Heat Wave No. 3 February 4th 2018
Of course it’s summer. Of course I live in Adelaide. Of course everyone’s now back at work or school, so of course there’s yet another heatwave looming at the end of this week. Of course that’s what usually happens at this time of the year, but it’s always a shock to live through days and days of temperatures over 37ºC/100ºF. And it’s always sad to watch plants wilt in sadness, shrivel and then die, in spite of one’s best efforts to save them.
And it’s always interesting to see what my fingers type when I sit down to write. I intended to say such and such, but I found myself saying this and that instead. The same happens when I sit down to start a story. I didn’t intend to complain about the weather. I’m a summer girl. I love it! But it ‘s hot, there’s no denying. So let’s move on…
2017 was a wonderful year, as I think I may have said several times. I didn’t dare to hope that 2018 would be anywhere near as good. I was perfectly happy with the way things were, counting blessings left, right, and over the moon.
But grand things have happened already.
I gave a speech on Australia Day (Jan.26th), finishing with a reading of I’m Australian Too, which praises of our immigration history and our tolerant, multicultural cohesion. Several people (adults) told me they’d had tears in their eyes. I feel a combination of alarm and joy when my books make people cry.
Australia Day is fraught with complex feelings, nationally: grief for the Aboriginal peoples, and celebration for those receiving their citizenship. I hope I got the tone right. Here’s what I said:
‘Thank you. It’s such a privilege to be here on such a beautiful day.
‘I would like to begin by recognising that today is a day of great sorrow and grief for the Aboriginal people of Australia, including the Kuarna people on whose land we find ourselves at this moment in history. I acknowledge that their lives and land have been most dreadfully affected by the arrival of the foreigners, our ancestors, who arrived in Australia in 1788. I pay the first peoples of Australia my deepest respect at this time.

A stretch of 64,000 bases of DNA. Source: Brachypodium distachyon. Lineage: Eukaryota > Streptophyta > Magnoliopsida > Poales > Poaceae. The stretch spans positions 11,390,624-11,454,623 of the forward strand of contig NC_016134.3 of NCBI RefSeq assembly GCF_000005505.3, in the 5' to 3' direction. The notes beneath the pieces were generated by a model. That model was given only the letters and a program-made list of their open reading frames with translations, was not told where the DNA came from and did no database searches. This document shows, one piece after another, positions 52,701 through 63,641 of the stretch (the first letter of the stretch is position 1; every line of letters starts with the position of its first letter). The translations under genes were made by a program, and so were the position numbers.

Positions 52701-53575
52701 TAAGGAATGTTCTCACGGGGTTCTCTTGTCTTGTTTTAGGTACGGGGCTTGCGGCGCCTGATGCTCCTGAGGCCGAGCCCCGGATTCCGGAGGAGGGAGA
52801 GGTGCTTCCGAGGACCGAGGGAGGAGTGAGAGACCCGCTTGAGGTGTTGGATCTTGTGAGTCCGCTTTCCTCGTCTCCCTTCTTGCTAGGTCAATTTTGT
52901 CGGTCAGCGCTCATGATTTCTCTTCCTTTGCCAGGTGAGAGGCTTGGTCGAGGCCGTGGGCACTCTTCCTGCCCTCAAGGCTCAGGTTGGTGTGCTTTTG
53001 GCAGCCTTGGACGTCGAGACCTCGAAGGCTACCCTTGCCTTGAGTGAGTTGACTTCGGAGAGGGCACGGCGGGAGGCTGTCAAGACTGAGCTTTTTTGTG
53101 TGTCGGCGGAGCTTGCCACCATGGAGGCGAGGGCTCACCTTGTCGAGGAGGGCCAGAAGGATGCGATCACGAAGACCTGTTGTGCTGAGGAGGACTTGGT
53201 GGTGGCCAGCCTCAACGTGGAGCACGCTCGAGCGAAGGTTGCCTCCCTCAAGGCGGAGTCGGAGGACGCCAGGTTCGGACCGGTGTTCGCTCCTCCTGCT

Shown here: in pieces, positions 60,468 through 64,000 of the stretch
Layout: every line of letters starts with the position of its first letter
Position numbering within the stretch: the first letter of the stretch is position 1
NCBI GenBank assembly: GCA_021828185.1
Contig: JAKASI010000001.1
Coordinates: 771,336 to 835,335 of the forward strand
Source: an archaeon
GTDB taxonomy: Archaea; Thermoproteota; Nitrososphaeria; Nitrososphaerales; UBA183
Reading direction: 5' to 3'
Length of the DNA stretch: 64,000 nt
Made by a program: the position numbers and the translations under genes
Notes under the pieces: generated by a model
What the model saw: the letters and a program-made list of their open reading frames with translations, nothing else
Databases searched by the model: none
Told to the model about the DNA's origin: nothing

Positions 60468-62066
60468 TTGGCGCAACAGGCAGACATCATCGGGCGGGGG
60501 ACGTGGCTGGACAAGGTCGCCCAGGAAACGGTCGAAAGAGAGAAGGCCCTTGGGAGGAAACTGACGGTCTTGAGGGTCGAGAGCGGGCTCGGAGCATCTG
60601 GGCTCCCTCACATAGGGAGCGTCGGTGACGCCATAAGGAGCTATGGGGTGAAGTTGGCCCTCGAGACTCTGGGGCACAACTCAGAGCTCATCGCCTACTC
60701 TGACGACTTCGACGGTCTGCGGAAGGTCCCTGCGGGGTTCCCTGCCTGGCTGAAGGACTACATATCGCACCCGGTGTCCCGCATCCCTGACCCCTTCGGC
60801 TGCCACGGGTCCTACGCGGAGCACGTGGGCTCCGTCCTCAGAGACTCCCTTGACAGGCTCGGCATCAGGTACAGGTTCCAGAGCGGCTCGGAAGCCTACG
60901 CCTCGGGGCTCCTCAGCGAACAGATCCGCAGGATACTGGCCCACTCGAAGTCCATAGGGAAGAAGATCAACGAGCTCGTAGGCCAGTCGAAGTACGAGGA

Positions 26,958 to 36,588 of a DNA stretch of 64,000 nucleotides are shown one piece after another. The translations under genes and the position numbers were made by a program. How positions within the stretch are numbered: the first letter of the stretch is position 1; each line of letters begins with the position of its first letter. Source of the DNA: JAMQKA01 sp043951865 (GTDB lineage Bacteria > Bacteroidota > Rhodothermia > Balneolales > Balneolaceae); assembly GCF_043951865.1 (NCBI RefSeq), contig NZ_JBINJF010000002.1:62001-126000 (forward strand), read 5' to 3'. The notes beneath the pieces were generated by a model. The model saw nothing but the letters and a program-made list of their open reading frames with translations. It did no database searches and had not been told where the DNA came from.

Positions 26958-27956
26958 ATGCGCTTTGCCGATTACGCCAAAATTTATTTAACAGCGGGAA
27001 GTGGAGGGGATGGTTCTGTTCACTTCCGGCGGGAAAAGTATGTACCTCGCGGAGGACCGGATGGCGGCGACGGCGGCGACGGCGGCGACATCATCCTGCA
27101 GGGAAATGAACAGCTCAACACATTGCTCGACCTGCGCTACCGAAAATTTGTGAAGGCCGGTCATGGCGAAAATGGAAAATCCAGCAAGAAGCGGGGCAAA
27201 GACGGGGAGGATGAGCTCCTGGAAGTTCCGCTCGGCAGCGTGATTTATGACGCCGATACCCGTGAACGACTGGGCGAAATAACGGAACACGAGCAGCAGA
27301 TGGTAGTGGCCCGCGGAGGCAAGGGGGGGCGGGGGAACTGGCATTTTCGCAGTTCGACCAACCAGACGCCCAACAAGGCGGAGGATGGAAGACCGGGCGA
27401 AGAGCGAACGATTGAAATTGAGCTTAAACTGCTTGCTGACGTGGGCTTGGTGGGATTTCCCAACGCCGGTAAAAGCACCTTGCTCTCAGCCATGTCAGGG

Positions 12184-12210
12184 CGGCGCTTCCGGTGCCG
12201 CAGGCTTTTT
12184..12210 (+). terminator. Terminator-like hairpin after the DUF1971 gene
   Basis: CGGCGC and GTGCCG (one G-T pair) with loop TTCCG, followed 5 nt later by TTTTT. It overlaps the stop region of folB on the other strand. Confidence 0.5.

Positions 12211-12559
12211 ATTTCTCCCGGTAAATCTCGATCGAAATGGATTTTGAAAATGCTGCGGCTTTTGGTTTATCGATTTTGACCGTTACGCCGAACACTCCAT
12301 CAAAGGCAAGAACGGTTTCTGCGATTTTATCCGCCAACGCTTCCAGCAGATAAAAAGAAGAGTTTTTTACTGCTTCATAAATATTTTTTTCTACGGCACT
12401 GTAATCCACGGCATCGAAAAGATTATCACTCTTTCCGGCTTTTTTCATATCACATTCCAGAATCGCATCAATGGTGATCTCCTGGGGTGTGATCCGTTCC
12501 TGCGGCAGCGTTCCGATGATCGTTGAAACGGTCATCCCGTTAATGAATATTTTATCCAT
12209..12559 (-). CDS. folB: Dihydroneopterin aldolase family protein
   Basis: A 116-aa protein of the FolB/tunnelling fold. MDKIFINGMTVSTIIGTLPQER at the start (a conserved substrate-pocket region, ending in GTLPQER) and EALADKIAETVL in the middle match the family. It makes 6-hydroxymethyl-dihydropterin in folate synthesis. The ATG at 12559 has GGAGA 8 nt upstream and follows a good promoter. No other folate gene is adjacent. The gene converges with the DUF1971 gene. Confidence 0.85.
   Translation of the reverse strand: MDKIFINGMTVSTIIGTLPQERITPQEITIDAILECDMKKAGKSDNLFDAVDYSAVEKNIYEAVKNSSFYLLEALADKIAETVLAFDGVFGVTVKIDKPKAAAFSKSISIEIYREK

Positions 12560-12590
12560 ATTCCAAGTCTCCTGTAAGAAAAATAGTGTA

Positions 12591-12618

‘And simultaneously, I pay my greatest respect to those of you who made the momentous decision to come to Australia from your original homelands. I’m wildly excited to meet those of you who have become new citizens today, from so many different parts of this planet. I know many of you have lived here for many years and I’m thankful that you have finally made the decision to sign on the dotted line, even though you know you’ll get fined if you don’t vote on election day! And to the brand-new citizens who have arrived only in the last few years (what stories you must have!), I know you’re already making an incredible contribution to this country and I thank you so much for deciding to come. This must be a very emotional day for you. A thousand welcomes, Aussies!
‘As you know, I’m a writer. My first book was Possum Magic, a madly, Australian book. My most recent book is even more madly Australian, if you can believe it—and it’s pretty much written for a day like today. It’s called I’m Australian Too, and the wonderful illustrator is an Indian Australian, who is a recent, and very welcome citizen of Australia: Ronojoy Ghosh. Allow me to read it….’
[The book tells the immigration history of Australia, beginning with the Aboriginal peoples and moving right through to the Syrians who have come here most recently to escape the current terrors in their country.]
This what I was wearing when I left the house.
Er, I wore it all day, not just leaving the house!
A Review in the Horn Book
Another lovely 2018 occurrence has been the starred (!!) Horn Book review of the USA edition of Ducks Away! Judy Horacek illustrated the book in a hilarious and delightful way. She manages, in her inimitable fashion, to paint/create so clearly and cleverly that small children can grasp immediately what’s going on, and fall in love with the action. Here’s what the prestigious Horn Book had to say: